Churches seem to love conducting personality tests these days. But what does an Enneagram test and other similar ones accomplish?
Back in August, I took an Enneagram test at a church meeting. The Enneagram is a personality assessment that sets out to help explain who the real you actually is.
It wasn’t the first time I’ve taken such a test. About a dozen years ago, I took a “spiritual gifts” test. That one analyzed your talents, and I scored high on things like wisdom, discernment and “creative communications.” That third one came as good news, since “creative communications” is what I did for 20 years in marketing!
I’ve also taken the Myers–Briggs Type Indicator, which determines which you are from among 16 personality types.
Myers-Brigs says I’m an ISFJ. The Enneagram test says I’m a type 6.
I found it interesting to read what those codes meant.
But in the end, what difference does it make?
My problem with churches giving personality tests
Relevant recently published an article with four rules about the Enneagram test. One of the key rules is states should be in effect is that you shouldn’t “guess” someone’s type, as in, “Oh, you’re definitely a ‘5.’”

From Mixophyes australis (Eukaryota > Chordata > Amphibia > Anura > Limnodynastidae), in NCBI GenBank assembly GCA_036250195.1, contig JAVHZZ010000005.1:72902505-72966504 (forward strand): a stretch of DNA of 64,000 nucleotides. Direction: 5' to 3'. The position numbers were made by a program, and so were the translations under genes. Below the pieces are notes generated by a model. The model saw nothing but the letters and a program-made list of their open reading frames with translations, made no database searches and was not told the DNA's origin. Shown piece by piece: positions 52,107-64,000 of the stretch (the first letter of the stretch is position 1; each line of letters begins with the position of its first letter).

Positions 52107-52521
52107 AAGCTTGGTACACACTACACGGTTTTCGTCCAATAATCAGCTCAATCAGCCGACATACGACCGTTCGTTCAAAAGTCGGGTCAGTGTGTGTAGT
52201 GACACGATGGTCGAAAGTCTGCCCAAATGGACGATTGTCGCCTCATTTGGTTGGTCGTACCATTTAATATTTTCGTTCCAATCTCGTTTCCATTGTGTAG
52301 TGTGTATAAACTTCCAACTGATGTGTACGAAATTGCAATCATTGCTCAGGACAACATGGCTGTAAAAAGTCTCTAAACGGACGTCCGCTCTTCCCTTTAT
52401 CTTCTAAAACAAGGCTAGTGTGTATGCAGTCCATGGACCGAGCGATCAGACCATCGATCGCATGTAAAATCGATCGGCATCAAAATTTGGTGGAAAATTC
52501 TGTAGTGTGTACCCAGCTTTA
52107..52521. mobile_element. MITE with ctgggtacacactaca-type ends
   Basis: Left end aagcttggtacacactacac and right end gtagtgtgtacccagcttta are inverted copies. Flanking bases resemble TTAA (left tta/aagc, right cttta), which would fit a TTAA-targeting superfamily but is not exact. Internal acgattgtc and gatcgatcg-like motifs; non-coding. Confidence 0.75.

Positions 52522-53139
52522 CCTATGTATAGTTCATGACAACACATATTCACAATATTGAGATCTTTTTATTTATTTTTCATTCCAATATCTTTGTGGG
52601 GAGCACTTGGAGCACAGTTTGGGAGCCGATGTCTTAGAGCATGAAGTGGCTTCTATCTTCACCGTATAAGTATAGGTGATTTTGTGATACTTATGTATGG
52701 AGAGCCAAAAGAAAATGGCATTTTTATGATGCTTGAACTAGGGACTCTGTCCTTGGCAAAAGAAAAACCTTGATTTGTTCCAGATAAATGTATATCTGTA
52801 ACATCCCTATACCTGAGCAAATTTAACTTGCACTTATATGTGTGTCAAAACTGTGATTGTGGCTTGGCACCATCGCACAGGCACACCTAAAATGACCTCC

I can see that, since I don’t know the individual results — and more importantly — the deep-down inner person well enough to be able to make such an assessment.
You also, the article says, should not use the test results to manipulate people or exploit them. Well, here’s the problem: this is exactly why churches would give the test as a group exercise. They want to know how many 2s and how many 7s are in their midst. If they have a room full of 4s, that might mean something different than having a room full of 9s.
Knowing which you are means they know what your strengths and weaknesses might be. They know who’s better at persuading others. They know who’s better at having “difficult conversations.” And they know which types are likely to just sit back and go with the flow.
Don’t get me wrong: I think it can be interesting and even helpful for someone to know his or her own personality type. That’s especially true if you think the test sufficiently defined the real you.
But in a group exercise, where I’m still struggling to remember people’s names, there’s a zero percent chance I’ll ever remember their type. So sharing that information, on one hand, is useless.
And how do I treat people if I do know their type? Won’t I inherently try to exploit them if I know the best way to do so? I’d like to think I wouldn’t, but I can only know what my own intent would be. In a group setting, there’s no telling what others have in mind.
Maybe such personality test results are best shared with no one but the test taker. A group discussion about how each distinct personality fits in is one thing; sharing those results with the group as the discussion about fitting in happens seems potentially exploitive to me.